Margot Wallström’s steadfast joint pursuit of human rights and feminism has antagonised the Arab world and started a debate on the issue of morality in nuanced national foreign policy.
In a few short months, Sweden’s minority government has also angered business leaders at home. Ms Wallström’s proposals, and the criticism they have drawn, has exposed a struggle over Sweden’s identity and whether it should become what some politicians call a “moral great power”, or prioritise security and an export-led economy.
After Sweden cancelled a defence co-operation accord with Saudi Arabia last week over human rights concerns, the Arab League condemned Ms Wallström, who has been Minister for Foreign Affairs since October, and blocked her from giving a speech in Cairo. Saudi Arabia recalled its ambassador from Stockholm; hundreds of millions of krone in business are threatened.
Ms Wallström, a former EU commissioner, promised a “feminist” foreign policy when her Social Democrats formed the coalition government last October. Since then, she has described the flogging of liberal Saudi blogger Raif Badawi as “medieval”, winning praise from many commentators for standing up to the kingdom.
“I won’t back down over my statements on women’s rights, democracy and that one shouldn’t flog bloggers,” she said, referring to the sentencing of Mr Badawi to 1,000 lashes. “I have nothing to be ashamed of.”
But Sweden is the world’s 12th biggest arms exporter. Its economy depends on brand exports from Ikea to H&M. With Russia also testing Sweden’s air and submarine defences, this may be the wrong time to put human rights front and centre in foreign policy, Ms Wallström’s critics say.
Sweden has a history of neutrality. But under the previous centre-right government it forged closer links with Nato, participating in military missions in Afghanistan and Libya, something Ms Wallström has promised to tone down.
The Saudi defence accord had helped Swedish firms to make 4.8bn krone (£383m) between 2011 and 2014. Signed in 2005, it had been due for renewal in two months.
“Much of what Sweden exports of high technology requires the various types of long-term commitments,” Ms Wallström’s centre-right predecessor Carl Bildt wrote in his blog. “There is a real risk … [the cancellation] will hit Swedish interests, not only in Saudi Arabia itself.” But the Saudi row may not have been Ms Wallström’s doing, and has brought accusations of diplomatic miscalculations by the squabbling coalition government.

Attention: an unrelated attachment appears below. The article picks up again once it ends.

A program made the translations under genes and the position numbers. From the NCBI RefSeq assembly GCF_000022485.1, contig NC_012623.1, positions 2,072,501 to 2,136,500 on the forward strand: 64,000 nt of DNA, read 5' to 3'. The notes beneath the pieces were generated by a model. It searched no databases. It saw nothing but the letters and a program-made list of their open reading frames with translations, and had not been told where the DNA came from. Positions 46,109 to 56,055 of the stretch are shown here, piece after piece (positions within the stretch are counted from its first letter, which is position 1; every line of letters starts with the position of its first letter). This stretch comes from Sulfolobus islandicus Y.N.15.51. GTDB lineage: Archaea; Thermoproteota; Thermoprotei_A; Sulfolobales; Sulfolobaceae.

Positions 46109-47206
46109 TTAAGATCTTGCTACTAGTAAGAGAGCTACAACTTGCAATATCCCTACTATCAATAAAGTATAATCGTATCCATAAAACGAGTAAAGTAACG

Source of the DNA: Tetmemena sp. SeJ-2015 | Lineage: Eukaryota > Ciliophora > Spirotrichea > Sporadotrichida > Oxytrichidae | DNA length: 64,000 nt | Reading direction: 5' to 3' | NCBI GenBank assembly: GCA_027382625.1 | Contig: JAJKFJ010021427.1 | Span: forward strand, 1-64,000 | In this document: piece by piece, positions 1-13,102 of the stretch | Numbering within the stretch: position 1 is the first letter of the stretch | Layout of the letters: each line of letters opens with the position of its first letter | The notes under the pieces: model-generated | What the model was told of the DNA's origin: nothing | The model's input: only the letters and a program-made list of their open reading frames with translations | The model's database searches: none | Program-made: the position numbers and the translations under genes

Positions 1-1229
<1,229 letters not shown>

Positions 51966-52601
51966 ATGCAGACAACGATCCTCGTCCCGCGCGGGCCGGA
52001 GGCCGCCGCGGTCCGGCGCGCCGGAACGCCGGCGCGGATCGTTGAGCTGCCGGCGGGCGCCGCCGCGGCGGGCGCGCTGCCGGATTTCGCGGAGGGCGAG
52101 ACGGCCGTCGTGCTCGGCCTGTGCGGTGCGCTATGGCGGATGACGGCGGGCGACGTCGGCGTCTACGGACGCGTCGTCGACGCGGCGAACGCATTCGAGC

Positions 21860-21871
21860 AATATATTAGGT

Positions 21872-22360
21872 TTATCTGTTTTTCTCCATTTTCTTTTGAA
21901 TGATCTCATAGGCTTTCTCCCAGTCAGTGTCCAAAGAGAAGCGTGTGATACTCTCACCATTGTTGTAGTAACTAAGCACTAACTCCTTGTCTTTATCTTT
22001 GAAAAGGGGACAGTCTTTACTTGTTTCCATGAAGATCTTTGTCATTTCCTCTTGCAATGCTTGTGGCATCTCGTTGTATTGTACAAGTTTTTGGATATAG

“This is foreign policy played for a domestic gallery and it gives a strong impression of political mismanagement,” said Fredrik Erixon, director of the Brussels-based ECIPE think-tank.
Prime Minister Stefan Löfven, who worked for nearly two decades as a welder in the defence industry, was in favour of a revised Saudi deal. But this was vetoed by left-leaning Social Democrats and the Green Party, the junior partner that keeps him in power.
With signs that Mr Löfven would give in to the Greens, more than 30 business executives published an open letter saying breaking the deal would “jeopardise Sweden’s reputation as a trade partner”. They included fashion retailer H&M’s main owner Stefan Persson and Investor chairman Jacob Wallenberg. “Social Democrats have traditionally been pragmatic in foreign policy,” said Anna Wieslander, deputy director of the Swedish Institute of International Affairs. “So this may be about government personalities and coalition wrangling.”
It was not the only controversy. Ms Wallström’s first diplomatic move was to recognise the state of Palestine, prompting Israel to recall its ambassador and angering the United States.
Ironically, this championing of rights may have damaged Sweden’s ability to punch above its weight and its ambition to win enough votes to be a rotating member of the UN Security Council. “The Swedish brand, as a reliable partner who you can talk to, has been badly hurt,” said Sven Hirdman, a former Swedish ambassador to Moscow.
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